The wood-and-stone Illiterati cafe in Dharamshala is a delightful little social media sensation. Millennials pose on its mountain-facing balcony, armed with Instagram-essentials: books, coffee, and distant gazes. Not captured in these posts, however, is Shavo Dorjee, the inconspicuous, traditionally bearded Tibetan waiter who slides around the cafe taking orders and delivering dishes, wearing a bowler hat, signature Tibetan waistcoat, jeans and slippers. You'd have no way of knowing that Dorjee—who waits tables in exchange for room and board and a modest salary—is an award-winning actor in an internationally acclaimed feature film.
The 28-year-old played his namesake protagonist in Pawo, which is highly-rated on IMDB, and has won several accolades, including Best Narrative Feature Film at the Queens World Film Festival (Dorjee was also nominated for best actor), and a nomination for Best Feature Film at the Palm Beach Film Festival. The film is based loosely on the life of Jamphel Yeshi who, as an expression of resistance against Chinese rule in Tibet, self-immolated in New Delhi six years ago, ahead of a visit by then-Chinese President Ju Hintao.
“I was there at the protest,” Dorjee told me. “I was in college, and Jamphel Yeshi’s self-immolation happened in Jantar Mantar. It’s a huge event for Tibetans.” He was sceptical about his ability to play the character. “The director [Marvin Litwak] told me that it’s not only a ‘Jamphel issue’—I can play myself. I have a similar life: I came from Tibet, I grew up here, [had] confusions in life. I was pretty much doing what I experienced. Except for the last decision he took, I wouldn’t do that.”
Dorjee traces the roots of his love for acting back to Tibet, where as a child he communicated in broken sign language, motion and actions with his deaf mother, who he hasn’t seen since he fled the country on foot at age six.
Eventually, he enrolled in the Upper Tibetan Children’s Village School in Dharamshala. When other students went on holiday, he and the kids who also had parents in Tibet, “played dramas, we’d make up characters. I was the smart guy; one guy was the best fighter.”
This play-acting led him to the Delhi University theatre scene, where he played characters like a chaiwalla, or an Anglo-Indian. He also performed in idealistic street plays and directed his own short: The Last Note for the Tibet Film Festival. And he kept sending video auditions for characters in mainstream Bollywood films.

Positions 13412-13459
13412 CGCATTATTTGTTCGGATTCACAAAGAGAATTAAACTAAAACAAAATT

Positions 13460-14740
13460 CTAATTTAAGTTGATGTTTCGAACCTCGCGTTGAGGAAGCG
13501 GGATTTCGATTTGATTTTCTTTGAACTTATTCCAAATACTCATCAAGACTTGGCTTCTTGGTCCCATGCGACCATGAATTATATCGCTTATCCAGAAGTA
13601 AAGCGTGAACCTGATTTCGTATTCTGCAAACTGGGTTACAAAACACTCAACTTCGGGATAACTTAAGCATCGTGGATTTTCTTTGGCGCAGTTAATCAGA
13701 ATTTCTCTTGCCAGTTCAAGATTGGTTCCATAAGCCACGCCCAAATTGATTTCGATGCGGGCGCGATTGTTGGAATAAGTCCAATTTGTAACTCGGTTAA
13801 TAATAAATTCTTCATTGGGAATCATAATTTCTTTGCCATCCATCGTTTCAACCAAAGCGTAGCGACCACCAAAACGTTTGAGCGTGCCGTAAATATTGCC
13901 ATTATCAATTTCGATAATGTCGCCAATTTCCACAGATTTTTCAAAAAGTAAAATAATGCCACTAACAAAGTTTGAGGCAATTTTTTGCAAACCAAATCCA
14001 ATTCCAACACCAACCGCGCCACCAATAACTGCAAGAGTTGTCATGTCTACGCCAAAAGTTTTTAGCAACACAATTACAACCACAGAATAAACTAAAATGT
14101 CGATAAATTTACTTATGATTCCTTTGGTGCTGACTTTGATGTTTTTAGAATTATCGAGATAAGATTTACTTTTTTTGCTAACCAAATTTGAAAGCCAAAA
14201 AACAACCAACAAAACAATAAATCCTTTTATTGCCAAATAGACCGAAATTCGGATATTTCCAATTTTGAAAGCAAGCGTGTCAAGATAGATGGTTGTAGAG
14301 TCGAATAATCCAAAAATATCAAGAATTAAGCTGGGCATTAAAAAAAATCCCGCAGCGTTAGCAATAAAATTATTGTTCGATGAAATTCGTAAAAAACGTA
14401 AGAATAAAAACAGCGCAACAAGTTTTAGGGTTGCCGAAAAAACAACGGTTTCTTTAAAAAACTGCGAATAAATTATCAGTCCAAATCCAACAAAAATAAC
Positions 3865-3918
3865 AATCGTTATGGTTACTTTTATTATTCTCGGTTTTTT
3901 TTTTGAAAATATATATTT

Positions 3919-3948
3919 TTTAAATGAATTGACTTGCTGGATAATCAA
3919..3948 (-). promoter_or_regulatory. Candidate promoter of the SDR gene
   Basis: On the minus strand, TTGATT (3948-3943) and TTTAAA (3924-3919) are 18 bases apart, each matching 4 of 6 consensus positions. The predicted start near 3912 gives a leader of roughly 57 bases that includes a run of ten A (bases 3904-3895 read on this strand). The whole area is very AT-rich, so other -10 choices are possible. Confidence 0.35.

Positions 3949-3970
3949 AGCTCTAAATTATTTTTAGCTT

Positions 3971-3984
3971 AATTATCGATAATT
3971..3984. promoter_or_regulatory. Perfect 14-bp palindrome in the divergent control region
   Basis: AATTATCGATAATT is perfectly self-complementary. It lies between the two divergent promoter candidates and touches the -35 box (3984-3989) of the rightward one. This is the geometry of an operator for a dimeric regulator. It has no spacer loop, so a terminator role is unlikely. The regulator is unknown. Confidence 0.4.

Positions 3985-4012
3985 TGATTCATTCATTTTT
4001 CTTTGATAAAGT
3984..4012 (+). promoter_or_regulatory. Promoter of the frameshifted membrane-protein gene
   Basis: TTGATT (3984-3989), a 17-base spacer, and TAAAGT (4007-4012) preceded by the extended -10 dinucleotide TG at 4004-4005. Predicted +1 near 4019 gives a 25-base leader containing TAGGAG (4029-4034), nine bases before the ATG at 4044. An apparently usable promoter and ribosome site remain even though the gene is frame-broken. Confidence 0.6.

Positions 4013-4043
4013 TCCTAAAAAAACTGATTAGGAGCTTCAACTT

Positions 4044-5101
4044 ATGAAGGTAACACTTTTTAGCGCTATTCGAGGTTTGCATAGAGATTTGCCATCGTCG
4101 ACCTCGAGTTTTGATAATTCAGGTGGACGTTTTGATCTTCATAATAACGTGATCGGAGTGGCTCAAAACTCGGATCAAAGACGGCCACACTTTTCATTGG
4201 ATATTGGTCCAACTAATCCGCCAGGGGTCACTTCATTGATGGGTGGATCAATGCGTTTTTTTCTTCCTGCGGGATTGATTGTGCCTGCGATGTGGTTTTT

Dorjee maintains that if the dream of becoming a successful actor in India is near-unattainable for Indians, Tibetans have it far harder. It doesn’t help that the Tibetan film industry, like many of its people, is in exile. “It’s not even a structure. It’s just individuals who are making movies. You never know what happens,” said Dorjee.
Bollywood isn’t an easy industry to penetrate either, but he believes that with Tibetan representation, the Indian film scene could help spread awareness about the diaspora and shatter stereotypes. “I would do a masala Bollywood film. I would do it just for the sake of proving that a small, short guy—a Tibetan—can be a strong Dabangg-like character. To change the stereotype,” Dorjee said.
However, the roles he’s auditioned for so far have mostly been extras: a Mongolian, a Northeast Indian, and oddly, a Chinese general. I asked if playing the latter on screen would make him uncomfortable. He was both professional and passionate in his response. “I’m an actor who can play any part, so no, it isn’t weird,” he said.
But Dorjee was clear that his portrayal would be a small, personal act of protest. “When I auditioned for the Chinese character, I knew that if I was selected, I’d play a really greedy, no-sympathy Chinese guy. It would be justice,” he said.
The dream of one day having his own home and a successful acting career has propelled Dorjee back to Dharamshala, to balance unsteady piles of used cutlery and save money. “Tibet is a victim of the system,” he believes. “We’re not in a war like Syria. We’re stuck in the middle. We aren’t getting the full attention or full support, nor are we facing the worst.”
“It’s going to last a long time, like 200 years, and then every Tibetan is going to go extinct,” he said, sincerely. “I’m going to make a movie about the very last Tibetan guy. When he dies, it’s going to be a big fuck you to the world.” His expression a mix of hopeful and helpless, Dorjee looked past the backdrop of mountains used routinely by patrons for fleeting Instagram fame.
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